On a Kenyan safari, barefoot luxury and expansive views go hand-in-hand with the thrill of the chase
It was as if topiary’s answer to Banksy had nipped out and trimmed manes and teeth into the acacia trees. Everything looked convincingly lion-shaped on our first night drive at Ol Donyo Wuas. Moses, our guide, had heard of a sighting just a few miles away and our nerves were sharpened to a point.
“There’s one,” I whispered eagerly, nodding towards a leonine bush. Moses shook his head gently and we sank back into our seats. After a few more foliage-based sightings, we stopped and Moses shone his torch into the darkness. Eyes glowed and tails twitched as he pointed out genet cats, impala and gerenuk. I don’t know if it was his fascinating commentary or the animals around us but sitting in that 4WD under the implausibly bright stars, I became a fully-fledged safari addict.
Ol Donyo Wuas is just an hour’s flight from Nairobi, so it was the perfect place start to our Kenyan safari. The lodge is tucked up in the Chyulu Hills, overlooking expansive plains. On a clear day, your eyes roam across the grassy savannah, right up to the snow-capped peak of Kilimanjaro. It’s a gorgeous sight, especially from your chalet in the morning when you’re cuddled up in a four-poster bed. When it was time to leave, we couldn’t help wishing we could stay a little longer, lingering by the waterhole, bumping across the plains and lounging on the deep, comfortable sofas. But our little plane was waiting for us on the grass runway and we had a lot more exploring to do.
Borana is built on the steep hillside, close to the curiously curvy Mount Kenya. It’s a working ranch as well as a game sanctuary and it takes its name from the humped-backed boran cattle that thrive on the ever-changing land. There are so many elephants around the ranch, you’re practically guaranteed a sighting. We learnt how to identify individual animals with the expert help of David, our guide. Lone males, protective matriarchs and cute, crinkly babies, barely batted a long-lashed eyelid when we pulled over to watch them. It was a photographer’s dream.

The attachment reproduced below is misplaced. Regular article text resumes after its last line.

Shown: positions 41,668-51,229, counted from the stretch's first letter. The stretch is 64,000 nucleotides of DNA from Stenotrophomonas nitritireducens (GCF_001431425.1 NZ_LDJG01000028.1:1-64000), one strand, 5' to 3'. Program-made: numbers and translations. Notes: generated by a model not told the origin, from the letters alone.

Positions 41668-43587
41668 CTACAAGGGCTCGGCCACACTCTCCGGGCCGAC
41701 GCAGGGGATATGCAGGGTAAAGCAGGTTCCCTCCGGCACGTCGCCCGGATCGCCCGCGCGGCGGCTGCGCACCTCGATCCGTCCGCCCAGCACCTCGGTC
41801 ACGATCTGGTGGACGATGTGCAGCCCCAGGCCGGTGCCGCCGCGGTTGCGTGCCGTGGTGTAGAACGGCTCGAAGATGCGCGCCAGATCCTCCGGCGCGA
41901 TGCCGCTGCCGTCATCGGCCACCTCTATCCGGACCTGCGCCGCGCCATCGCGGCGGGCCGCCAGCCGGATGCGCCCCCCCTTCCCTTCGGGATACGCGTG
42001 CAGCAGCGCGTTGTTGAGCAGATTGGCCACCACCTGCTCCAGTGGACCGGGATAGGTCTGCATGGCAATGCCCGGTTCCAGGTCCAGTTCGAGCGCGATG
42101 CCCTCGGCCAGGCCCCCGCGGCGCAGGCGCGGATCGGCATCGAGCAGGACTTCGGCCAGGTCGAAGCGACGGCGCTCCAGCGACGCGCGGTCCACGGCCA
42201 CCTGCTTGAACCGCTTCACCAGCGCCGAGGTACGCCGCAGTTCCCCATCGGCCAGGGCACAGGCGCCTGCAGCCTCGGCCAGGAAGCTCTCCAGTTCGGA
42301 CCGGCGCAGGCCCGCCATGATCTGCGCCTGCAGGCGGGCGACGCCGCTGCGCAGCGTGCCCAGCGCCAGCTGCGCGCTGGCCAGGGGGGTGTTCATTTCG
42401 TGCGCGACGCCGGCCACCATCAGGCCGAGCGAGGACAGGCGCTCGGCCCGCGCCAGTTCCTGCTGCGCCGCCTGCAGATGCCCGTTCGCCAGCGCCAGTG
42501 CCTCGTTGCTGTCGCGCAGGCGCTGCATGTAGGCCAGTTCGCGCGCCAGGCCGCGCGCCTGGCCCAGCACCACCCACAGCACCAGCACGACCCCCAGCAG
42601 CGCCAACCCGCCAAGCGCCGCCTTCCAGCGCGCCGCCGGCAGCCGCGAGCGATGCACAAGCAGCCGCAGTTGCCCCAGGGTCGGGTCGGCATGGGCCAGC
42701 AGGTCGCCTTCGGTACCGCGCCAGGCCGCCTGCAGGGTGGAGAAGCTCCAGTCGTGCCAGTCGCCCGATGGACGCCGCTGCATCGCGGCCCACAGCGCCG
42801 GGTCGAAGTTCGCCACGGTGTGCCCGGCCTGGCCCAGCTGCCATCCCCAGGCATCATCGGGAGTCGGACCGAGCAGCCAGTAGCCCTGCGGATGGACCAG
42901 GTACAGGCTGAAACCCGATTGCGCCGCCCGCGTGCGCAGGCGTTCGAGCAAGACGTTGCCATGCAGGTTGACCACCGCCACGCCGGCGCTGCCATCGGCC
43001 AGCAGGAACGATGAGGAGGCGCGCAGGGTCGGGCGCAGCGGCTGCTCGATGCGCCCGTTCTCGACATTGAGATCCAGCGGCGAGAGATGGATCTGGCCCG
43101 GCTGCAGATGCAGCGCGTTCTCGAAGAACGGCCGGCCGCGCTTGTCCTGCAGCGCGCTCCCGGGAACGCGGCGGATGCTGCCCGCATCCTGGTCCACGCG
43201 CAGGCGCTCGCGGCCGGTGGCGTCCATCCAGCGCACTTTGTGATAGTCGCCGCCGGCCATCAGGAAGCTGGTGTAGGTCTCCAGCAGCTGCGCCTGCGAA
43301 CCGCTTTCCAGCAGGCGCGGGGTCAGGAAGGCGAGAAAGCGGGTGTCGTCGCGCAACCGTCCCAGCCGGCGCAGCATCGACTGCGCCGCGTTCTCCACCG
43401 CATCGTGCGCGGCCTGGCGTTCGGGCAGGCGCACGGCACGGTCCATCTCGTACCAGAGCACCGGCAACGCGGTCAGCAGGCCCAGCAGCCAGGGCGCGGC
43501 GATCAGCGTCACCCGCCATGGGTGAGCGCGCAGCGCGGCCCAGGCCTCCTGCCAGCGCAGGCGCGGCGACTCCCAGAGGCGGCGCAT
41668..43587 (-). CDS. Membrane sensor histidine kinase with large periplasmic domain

When we weren’t out snapping elephants, giraffe and zebra, we spent the evenings in our chalets, relaxing by the crackling log fires and listening to the monkeys scampering over the roofs. Sometimes it seemed as if there were as many animals around the chalets as there were on the ranch. Little lizards lazed by the pool, monkeys leapt between the trees, and a couple of times the squirrels crept into my bathroom and took a few cheeky bites of the handmade soap.
A direct flight from Borana took us to our next home from home – Ol Seki Mara Camp, on the edge of the Masai Mara. There we met Betty, one of the few female Maasai guides in the country. She arranged to take us to a nearby Maasai boma, a seasonal settlement, where we could meet other members of the community. She changed out of her usual safari gear into traditional dress and we walked to the boma together, chatting about everything from nail varnish to baboon dung. When we reached the village, the sun broke through the clouds as the women welcomed us in with a dance. They showed us around the boma and invited us into their homes, laughing as I tried out the Maasai greetings Betty had taught me on way. The Maasai move around with their livestock, but Ol Seki Mara can arrange for you to drive to a boma if there’s not one close by when you stay.
The Masai Mara is known for its abundant wildlife, so it’s a great place to top up on your game drives at the end of your trip. When the guides at Ol Seki Mara heard we hadn’t seen a lion, they eagerly rose to the challenge. Once they got wind of a sighting, they would track us down, morning, noon or night and take us out for a drive. It made for an exciting stay. One minute I’d be taking a bedtime shower in my tent and the next I’d be out on the plains, bumping through the darkness with my wet hair drying in the breeze.
Our last game drive was a huge success. We clocked up 18 sightings before we returned to camp. Maybe we spotted the same lions more than once? Or maybe that topiary expert had hitched a ride in our plane?
Safarilink offer scheduled and charted flights between lodges
Virgin Atlantic fly from London to Nairobi from £348
British Airways fly from London to Nairobi from £349
Qatar Airways fly from London to Nairobi from £349